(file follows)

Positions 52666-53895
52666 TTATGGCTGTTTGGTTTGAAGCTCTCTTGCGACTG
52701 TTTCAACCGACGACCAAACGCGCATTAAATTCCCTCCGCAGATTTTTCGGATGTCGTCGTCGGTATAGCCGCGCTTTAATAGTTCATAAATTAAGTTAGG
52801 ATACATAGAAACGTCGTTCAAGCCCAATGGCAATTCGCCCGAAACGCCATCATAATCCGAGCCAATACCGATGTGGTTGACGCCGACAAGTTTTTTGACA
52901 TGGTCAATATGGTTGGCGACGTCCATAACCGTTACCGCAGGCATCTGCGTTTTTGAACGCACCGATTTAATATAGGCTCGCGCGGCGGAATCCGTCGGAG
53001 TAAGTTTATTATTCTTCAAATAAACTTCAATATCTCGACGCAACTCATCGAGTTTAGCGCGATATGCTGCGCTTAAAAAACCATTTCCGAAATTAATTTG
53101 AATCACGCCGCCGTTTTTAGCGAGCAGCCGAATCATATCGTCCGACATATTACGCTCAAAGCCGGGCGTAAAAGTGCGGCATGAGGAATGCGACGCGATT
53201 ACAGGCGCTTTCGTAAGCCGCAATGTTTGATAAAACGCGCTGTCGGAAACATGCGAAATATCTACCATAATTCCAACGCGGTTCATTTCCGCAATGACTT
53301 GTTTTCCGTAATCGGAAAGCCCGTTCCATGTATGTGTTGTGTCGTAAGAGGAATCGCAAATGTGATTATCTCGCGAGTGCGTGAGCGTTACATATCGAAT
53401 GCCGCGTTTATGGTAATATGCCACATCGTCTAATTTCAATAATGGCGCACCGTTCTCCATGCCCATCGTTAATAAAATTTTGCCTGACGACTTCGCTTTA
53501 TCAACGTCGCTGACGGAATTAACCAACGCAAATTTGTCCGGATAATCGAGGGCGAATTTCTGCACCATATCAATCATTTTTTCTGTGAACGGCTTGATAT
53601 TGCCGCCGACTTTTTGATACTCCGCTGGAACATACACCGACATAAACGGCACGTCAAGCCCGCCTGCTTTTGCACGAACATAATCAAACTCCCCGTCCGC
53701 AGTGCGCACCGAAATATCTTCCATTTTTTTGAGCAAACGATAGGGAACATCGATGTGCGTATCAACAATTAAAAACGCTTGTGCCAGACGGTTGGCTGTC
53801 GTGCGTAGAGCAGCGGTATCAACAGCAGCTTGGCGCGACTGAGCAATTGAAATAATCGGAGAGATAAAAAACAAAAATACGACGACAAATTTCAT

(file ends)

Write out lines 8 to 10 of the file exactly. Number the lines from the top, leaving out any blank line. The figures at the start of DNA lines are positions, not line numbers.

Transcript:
53201 ACAGGCGCTTTCGTAAGCCGCAATGTTTGATAAAACGCGCTGTCGGAAACATGCGAAATATCTACCATAATTCCAACGCGGTTCATTTCCGCAATGACTT
53301 GTTTTCCGTAATCGGAAAGCCCGTTCCATGTATGTGTTGTGTCGTAAGAGGAATCGCAAATGTGATTATCTCGCGAGTGCGTGAGCGTTACATATCGAAT
53401 GCCGCGTTTATGGTAATATGCCACATCGTCTAATTTCAATAATGGCGCACCGTTCTCCATGCCCATCGTTAATAAAATTTTGCCTGACGACTTCGCTTTA